The 12th Pink Ribbon Monaco walk, supporting breast cancer prevention and awareness, will take place on Sunday February 11th 2024, at 10:15 am on the Port Hercules in Monaco.
On this date, hundreds of participants will be mobilised in support of breast cancer awareness.
With funds raised, Pink Ribbon Monaco contribute to breast cancer screening study, in Monaco.
The start will be given at 10:15 am and the 5km circuit passing in front of the Palace, the Cathedral, the Oceanographic Museum and the terraces of the Monte-Carlo Casino will allow people of all sporting levels to participate. Children are welcome and free under 13 years old. People using pushchairs or wheelchairs may need to be assisted in some areas. Don’t forget to bring your four-legged friends too!
In partnership with the Monegasque Athletics Federation (F.M.A) and SBM OFFSHORE, the 11th February 2024 will perpetuate a great sporting and charitable tradition in the Principality, which has already been adopted throughout the world. Unlike other sporting events, participants will not have numbers on their bibs, but will write messages of support or tribute to the victims of breast cancer instead. The aim is not to complete the course in record time, but to participate in large numbers in order to give visibility to the cause we support.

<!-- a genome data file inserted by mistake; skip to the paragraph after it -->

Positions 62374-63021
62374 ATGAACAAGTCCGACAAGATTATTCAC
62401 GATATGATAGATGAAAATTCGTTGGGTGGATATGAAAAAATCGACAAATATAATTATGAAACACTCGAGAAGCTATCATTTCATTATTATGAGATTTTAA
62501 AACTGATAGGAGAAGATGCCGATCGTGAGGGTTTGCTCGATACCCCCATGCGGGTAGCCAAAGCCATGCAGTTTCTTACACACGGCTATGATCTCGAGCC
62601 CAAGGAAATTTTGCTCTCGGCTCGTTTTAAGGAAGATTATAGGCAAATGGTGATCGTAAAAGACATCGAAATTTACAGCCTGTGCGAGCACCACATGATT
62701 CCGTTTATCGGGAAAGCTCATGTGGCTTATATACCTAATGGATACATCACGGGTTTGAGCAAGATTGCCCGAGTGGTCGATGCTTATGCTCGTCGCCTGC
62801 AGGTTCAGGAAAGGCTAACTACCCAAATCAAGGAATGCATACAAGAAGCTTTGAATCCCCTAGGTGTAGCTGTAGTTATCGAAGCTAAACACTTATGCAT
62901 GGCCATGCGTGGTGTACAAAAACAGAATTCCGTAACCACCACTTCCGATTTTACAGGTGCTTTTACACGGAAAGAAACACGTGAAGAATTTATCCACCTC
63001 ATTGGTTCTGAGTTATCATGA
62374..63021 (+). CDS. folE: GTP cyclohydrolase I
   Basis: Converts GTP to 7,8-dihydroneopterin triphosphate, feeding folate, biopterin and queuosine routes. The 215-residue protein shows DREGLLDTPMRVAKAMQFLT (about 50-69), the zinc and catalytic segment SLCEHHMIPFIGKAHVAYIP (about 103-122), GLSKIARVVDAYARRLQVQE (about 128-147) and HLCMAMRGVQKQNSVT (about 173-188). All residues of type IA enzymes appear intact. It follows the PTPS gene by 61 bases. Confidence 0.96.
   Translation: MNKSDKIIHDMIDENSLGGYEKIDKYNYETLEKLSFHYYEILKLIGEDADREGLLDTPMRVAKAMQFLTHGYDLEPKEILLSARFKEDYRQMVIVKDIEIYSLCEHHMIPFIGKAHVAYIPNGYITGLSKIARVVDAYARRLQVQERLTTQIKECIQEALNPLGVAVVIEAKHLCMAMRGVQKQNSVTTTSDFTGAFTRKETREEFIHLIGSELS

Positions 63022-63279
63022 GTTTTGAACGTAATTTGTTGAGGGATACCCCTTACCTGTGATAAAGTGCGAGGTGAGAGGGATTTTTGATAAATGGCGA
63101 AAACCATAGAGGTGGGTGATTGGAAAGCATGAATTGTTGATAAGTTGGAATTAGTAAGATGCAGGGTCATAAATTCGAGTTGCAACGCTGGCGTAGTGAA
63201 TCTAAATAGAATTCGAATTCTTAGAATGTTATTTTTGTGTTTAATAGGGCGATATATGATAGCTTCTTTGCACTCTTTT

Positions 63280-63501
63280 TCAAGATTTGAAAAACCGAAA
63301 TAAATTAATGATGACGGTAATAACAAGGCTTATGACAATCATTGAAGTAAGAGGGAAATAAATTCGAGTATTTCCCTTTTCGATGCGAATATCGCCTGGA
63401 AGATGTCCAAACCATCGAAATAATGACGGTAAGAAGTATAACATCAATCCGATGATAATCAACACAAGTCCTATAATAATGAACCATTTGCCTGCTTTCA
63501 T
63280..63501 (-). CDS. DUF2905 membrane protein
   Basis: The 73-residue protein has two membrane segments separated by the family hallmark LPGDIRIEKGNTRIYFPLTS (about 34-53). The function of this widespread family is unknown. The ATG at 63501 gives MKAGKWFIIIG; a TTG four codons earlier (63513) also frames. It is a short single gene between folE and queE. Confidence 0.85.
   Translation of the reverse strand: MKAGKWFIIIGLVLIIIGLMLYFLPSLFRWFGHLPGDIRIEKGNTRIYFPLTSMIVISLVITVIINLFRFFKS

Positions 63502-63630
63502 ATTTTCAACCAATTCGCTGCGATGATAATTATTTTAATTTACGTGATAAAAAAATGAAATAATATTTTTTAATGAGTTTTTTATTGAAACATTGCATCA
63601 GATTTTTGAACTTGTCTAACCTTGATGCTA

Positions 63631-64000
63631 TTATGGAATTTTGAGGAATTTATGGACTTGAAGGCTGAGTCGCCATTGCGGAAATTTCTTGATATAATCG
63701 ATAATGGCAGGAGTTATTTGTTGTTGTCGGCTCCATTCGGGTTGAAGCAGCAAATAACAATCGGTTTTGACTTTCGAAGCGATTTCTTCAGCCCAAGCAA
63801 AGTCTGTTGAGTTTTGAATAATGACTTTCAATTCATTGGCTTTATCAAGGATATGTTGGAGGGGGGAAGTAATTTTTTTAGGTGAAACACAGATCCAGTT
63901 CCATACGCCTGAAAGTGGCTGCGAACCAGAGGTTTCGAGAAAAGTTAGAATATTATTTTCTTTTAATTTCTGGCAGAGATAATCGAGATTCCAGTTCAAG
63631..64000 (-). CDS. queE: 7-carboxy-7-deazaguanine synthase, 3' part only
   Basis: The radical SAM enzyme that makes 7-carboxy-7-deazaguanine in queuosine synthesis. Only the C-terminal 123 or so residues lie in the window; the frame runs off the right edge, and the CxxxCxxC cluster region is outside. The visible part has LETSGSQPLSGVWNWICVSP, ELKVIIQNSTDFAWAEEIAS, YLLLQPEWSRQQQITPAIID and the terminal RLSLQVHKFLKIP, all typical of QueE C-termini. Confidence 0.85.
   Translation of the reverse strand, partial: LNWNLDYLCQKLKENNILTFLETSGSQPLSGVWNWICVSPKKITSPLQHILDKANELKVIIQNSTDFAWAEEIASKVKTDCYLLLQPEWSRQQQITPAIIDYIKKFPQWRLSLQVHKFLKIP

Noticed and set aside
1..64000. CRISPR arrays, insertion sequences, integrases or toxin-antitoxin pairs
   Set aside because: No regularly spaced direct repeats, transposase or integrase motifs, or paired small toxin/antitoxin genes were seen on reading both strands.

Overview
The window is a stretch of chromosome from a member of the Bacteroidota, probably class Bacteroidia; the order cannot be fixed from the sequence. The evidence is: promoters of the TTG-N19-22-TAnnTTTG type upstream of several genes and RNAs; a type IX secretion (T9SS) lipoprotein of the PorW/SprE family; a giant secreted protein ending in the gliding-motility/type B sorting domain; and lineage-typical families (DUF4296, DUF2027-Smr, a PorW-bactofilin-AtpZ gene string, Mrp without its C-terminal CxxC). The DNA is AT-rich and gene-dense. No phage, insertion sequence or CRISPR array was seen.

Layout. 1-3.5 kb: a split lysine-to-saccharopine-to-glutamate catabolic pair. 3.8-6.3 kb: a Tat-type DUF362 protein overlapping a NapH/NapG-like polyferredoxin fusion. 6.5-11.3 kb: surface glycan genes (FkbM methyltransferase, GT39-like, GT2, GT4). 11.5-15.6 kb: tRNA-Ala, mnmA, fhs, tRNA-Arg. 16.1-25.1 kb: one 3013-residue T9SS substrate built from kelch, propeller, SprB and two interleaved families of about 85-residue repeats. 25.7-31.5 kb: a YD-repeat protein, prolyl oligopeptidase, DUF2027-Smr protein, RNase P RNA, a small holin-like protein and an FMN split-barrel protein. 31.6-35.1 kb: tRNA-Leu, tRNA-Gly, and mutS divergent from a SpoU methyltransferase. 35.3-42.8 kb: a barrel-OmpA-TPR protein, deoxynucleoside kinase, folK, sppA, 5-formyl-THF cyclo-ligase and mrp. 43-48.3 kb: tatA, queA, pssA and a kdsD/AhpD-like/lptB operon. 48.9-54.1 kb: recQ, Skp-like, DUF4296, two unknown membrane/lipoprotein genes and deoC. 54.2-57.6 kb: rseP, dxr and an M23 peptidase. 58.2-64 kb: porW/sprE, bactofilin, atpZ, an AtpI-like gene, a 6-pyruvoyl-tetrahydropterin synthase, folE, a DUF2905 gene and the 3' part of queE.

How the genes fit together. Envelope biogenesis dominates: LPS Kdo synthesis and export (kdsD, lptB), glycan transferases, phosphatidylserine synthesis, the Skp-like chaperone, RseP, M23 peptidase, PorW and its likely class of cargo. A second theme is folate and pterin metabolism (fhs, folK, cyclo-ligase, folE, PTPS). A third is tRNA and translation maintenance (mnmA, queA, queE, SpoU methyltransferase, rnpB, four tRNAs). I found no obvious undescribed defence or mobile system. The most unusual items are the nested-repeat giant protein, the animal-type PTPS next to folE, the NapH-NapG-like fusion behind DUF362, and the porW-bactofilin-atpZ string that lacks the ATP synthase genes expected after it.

The Pink Ribbon Walk is not only an awareness-raising event in terms of the number of participants, but also a moving show of support for women, sisters, daughters, mothers and friends. If a person participates on behalf of a deceased person, the race becomes a tribute to the life and courage of the victim.
A person may also participate in support of a breast cancer patient. It should be noted that many of the participants are themselves patients or survivors in remission.
Because women are not the only victims of breast cancer!
When a woman fights for her life, or loses her battle against the disease, their husband, father, son or brother are victims.
Pink Ribbon’ Monaco also aims to warn the public that this scourge is not an exclusively female disease.